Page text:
I often like sharing the break through conversations that the Lord ordains. Indeed, we had some good conversations on Saturday; however, the purpose of this post is to share some the closed doors that are quite common to bus stop evangelism in Rexdale.

Bus Stop Evangelism: Reflections from John C.

John C. is a friend of mine from Grace Fellowship Church and a recent graduate from Humber College. I have been delighted to have him co-labour with me in the Gospel this summer. He put his graphic design skills to good use by designing the really cool flier which we distributed for our summer kids program (by the way, some totally un-churched people have been attending our church as a result of God’s blessing on that door-to-door work! Praise the Lord!). I am very thankful for his friendship and his servant heart. His reflections show his refreshing transparency and they serve to both encourage and challenge us to spread the Word. Please read his reflections – for your good.

Reflections from John C.  

On Tuesday August 4th I had the opportunity to go out with Paul to do some bus stop evangelism. This was definitely a new experience for me. In the short few hours that we were out God showed me a lot. In my limited experience I have seen that evangelism is not only a great opportunity to share the gospel with others, but that it simultaneously reveals a lot about our own hearts and the securities we try to rely on. Caring about what the world thinks is surely a stumbling block for effective evangelism. By God’s grace he revealed how much I fear the opinion of man. However, keeping in perspective the grave future of those who do not hear and accept the call of Christ really helped me to understand my purpose as a messenger of Christ. During the two hours we were out, many people either refused to talk to us or they rejected what we said. Their rejection was caused by their refusal to part with their own works righteousness. Thankfully, by God’s grace, there was one young man in particular that seemed very interested in talking about Christ. Like many kids his age (early teens) he had lots of questions. For example, he was unsure of how one could know the Bible was true, and whether or not Jesus was real. It was such an encouragement when he let the bus pass so he could continue to talk with us. Through the conversation it became clear that this message of the Gospel was much different from what his Catholic mother had taught him. There is so much confusion surrounding Christianity, especially considering the fact that much of the world perceives Roman Catholicism to be Christianity.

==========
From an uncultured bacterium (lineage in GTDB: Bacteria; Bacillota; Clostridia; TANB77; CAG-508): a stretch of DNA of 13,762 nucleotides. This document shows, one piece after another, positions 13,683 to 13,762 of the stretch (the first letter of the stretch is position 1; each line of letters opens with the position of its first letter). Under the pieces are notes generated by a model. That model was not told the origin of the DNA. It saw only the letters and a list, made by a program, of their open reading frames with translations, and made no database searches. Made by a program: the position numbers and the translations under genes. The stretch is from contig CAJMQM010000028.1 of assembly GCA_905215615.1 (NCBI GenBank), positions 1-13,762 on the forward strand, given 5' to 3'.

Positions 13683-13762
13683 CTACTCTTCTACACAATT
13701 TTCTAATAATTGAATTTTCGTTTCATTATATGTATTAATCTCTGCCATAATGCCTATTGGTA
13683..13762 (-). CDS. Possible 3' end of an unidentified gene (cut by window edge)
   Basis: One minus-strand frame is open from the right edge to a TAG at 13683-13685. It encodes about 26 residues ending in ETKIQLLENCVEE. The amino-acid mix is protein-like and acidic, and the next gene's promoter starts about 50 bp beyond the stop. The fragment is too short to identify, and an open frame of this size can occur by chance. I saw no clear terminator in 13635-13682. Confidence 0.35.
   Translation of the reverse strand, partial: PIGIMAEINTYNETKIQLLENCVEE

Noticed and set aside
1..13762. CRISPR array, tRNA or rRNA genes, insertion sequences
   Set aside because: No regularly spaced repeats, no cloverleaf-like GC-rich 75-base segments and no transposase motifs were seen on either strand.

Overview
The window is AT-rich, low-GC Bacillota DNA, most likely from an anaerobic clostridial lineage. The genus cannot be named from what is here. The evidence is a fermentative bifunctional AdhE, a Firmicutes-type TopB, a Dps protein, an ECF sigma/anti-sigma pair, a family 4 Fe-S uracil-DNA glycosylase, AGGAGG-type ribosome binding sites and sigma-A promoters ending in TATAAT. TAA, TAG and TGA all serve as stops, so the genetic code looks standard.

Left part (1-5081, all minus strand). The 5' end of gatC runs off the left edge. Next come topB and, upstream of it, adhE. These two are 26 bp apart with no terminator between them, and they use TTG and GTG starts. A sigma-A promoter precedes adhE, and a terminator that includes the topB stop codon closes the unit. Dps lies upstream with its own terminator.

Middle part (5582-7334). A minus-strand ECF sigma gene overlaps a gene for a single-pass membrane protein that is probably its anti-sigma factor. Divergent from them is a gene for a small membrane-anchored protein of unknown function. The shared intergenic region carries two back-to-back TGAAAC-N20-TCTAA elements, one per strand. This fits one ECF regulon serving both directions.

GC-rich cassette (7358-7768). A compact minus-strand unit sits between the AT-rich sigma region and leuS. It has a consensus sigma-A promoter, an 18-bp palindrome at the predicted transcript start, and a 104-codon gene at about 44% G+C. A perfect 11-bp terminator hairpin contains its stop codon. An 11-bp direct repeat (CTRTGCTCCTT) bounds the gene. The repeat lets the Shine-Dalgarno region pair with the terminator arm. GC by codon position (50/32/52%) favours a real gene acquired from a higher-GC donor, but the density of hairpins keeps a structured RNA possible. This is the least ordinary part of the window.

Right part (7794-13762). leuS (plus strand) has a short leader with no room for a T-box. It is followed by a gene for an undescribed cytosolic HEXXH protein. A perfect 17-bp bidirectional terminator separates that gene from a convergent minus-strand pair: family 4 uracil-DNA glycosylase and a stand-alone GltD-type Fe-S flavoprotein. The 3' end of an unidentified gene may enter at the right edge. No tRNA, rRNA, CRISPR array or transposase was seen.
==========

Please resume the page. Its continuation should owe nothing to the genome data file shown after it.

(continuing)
This brief encounter was a great example of how Satan twists truth in order to turn entire nations away from God through false religion. This sad reality emphasises the need for us, as believers, to go out and tell all people about Christ – and in doing so, reveal the lies that so many people put their hope in. Praise God for his grace in our lives, and for the work of evangelism in the city of Toronto!